After struggling for months, the Federal Government's plan to privatize and decentralize the Internet domain name system has been resuscitated. The emerging system will allow Internet users to choose the administrator of their domain names based on the registration fees and other services which they offer. The Government hopes the increased competition will keep registration fees low and encourage the development of better search engines and online directories which use the master list of Internet users.
Since the Internet's origin, the Federal Government has overseen the administration of the Domain Name System, under which Internet users register the familiar .com addresses. In 1993, the National Science Foundation and Network Solutions, Inc. (NSI), a Virginia company, entered into a cooperative agreement which allowed NSI to act as the "registrar" of .com, .net and .org domain names and to maintain the "registry" of assigned names.
In 1998, the Government devised a plan to end the Government's role in the Domain Name System and to introduce competition in the domain name registration business. The Government recognized the non-profit Internet Corporation for Assigned Names and Numbers (ICANN) as the administrator of the reformed system, and ICANN authorized dozens of new domain name registrars to compete with NSI.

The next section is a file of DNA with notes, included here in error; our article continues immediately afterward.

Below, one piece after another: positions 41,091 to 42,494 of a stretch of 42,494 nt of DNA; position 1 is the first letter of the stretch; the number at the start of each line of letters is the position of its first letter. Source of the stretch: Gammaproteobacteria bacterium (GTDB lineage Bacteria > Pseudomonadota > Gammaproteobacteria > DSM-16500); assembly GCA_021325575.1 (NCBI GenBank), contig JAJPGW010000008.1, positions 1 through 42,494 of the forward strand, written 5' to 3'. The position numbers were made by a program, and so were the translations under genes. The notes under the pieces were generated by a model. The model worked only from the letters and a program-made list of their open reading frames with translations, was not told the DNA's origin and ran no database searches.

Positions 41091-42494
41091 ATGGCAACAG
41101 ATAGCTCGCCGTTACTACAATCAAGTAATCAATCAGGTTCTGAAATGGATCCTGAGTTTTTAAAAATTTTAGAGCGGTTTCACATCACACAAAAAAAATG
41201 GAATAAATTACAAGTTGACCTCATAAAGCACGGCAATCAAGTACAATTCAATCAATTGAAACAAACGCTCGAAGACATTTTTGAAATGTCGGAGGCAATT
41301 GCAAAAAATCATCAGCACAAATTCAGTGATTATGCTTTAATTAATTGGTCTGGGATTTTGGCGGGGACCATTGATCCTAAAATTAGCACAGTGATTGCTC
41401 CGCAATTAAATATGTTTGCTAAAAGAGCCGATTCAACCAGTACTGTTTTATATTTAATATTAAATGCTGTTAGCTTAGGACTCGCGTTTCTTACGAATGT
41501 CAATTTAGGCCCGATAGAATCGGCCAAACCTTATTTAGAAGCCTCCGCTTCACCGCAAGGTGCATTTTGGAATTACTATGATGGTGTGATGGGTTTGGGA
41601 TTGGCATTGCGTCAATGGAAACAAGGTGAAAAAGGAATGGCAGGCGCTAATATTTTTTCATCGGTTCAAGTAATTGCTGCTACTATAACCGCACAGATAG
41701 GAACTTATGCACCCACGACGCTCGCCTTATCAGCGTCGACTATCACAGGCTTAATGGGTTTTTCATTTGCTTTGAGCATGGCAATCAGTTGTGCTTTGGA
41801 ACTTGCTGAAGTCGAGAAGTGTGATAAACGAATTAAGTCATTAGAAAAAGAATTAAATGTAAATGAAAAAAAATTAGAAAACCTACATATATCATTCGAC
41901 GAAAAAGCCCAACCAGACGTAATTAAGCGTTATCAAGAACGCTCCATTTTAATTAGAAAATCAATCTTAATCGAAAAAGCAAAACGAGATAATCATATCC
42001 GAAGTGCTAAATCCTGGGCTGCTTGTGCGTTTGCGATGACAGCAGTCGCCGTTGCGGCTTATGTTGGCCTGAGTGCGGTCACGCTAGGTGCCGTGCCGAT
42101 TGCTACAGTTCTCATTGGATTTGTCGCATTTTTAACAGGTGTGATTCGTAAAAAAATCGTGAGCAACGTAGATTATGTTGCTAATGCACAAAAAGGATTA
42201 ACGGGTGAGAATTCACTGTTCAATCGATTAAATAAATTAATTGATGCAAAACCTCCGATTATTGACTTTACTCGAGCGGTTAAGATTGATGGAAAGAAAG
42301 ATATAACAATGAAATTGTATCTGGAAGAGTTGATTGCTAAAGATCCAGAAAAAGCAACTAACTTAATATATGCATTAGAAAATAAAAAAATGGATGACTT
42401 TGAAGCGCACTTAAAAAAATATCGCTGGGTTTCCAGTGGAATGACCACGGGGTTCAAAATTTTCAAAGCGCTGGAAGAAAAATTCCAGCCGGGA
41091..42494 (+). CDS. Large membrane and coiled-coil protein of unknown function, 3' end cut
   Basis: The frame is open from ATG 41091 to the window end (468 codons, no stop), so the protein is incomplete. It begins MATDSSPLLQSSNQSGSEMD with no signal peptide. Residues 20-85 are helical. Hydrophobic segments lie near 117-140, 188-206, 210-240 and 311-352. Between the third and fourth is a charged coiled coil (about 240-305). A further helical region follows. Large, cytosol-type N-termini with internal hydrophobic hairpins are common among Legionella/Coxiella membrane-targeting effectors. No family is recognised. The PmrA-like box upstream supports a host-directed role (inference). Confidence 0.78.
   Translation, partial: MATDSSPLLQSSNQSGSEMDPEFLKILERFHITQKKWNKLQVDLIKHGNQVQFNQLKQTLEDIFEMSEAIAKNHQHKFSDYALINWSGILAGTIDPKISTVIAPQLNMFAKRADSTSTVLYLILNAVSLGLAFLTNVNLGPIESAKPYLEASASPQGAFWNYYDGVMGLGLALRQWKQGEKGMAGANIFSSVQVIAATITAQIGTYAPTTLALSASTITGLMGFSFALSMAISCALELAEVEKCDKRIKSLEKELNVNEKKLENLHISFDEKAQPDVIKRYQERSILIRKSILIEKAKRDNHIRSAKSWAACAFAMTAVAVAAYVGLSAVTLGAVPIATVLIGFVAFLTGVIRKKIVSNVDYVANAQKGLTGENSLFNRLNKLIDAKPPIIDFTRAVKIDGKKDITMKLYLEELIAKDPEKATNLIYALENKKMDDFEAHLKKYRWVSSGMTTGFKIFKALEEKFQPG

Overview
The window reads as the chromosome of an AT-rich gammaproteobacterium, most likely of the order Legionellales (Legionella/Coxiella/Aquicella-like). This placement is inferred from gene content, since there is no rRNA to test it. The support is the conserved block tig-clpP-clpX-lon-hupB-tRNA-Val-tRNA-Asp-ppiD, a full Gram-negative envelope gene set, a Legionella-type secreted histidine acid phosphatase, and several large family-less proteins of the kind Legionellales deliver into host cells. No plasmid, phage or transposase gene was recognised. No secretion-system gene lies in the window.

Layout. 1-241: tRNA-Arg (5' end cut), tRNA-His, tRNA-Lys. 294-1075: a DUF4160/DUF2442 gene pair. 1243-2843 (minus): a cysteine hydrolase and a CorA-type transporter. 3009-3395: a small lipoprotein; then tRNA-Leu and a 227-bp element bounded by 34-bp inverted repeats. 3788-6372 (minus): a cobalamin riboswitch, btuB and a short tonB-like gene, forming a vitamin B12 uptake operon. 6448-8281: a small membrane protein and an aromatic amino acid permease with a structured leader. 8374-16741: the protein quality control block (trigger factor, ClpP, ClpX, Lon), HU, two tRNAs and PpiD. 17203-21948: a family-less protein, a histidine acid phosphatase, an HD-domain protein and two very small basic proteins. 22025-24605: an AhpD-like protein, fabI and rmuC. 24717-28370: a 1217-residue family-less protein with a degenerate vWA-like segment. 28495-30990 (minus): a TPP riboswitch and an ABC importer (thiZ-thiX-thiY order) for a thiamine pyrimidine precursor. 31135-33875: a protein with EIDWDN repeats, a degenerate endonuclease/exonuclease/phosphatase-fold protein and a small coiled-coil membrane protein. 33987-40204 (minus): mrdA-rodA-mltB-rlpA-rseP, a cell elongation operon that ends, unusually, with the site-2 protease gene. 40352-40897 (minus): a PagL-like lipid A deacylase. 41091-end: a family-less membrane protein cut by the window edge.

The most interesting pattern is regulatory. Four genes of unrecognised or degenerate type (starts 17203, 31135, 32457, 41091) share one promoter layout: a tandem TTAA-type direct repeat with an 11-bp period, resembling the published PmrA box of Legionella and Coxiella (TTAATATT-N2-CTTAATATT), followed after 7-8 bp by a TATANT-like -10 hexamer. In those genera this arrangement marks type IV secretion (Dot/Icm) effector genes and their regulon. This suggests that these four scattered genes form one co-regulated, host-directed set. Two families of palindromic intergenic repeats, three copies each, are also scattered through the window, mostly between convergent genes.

However, the transition has been marked by disputes among the Government, ICANN, NSI, the new registrars, and others. In particular, NSI refused to recognize ICANN's authority; NSI imposed limits on access to the master domain name registry which it maintains; and ICANN proposed controversial fees to fund its administrative operations.
On September 28, the Government, ICANN, and NSI jointly announced a set of new tentative agreements to restart the reform process. The complete agreements are posted and include the following measures:
- NSI will recognize ICANN's authority to select new domain name registrars and will enable all ICANN-accredited registrars to access NSI's master domain name registry.
- NSI will allow non-registrars to access the registry data and to develop Internet directory services which compete with similar services offered by NSI.
- ICANN's authority over the domain name system will be subject to continued oversight by the Federal Government.
- NSI will provide funding for ICANN's operations.
The tentative agreements will not take effect until formally approved by ICANN, which will vote on the agreements after a 30-day public comment period. The comment period closes on October 29, 1999.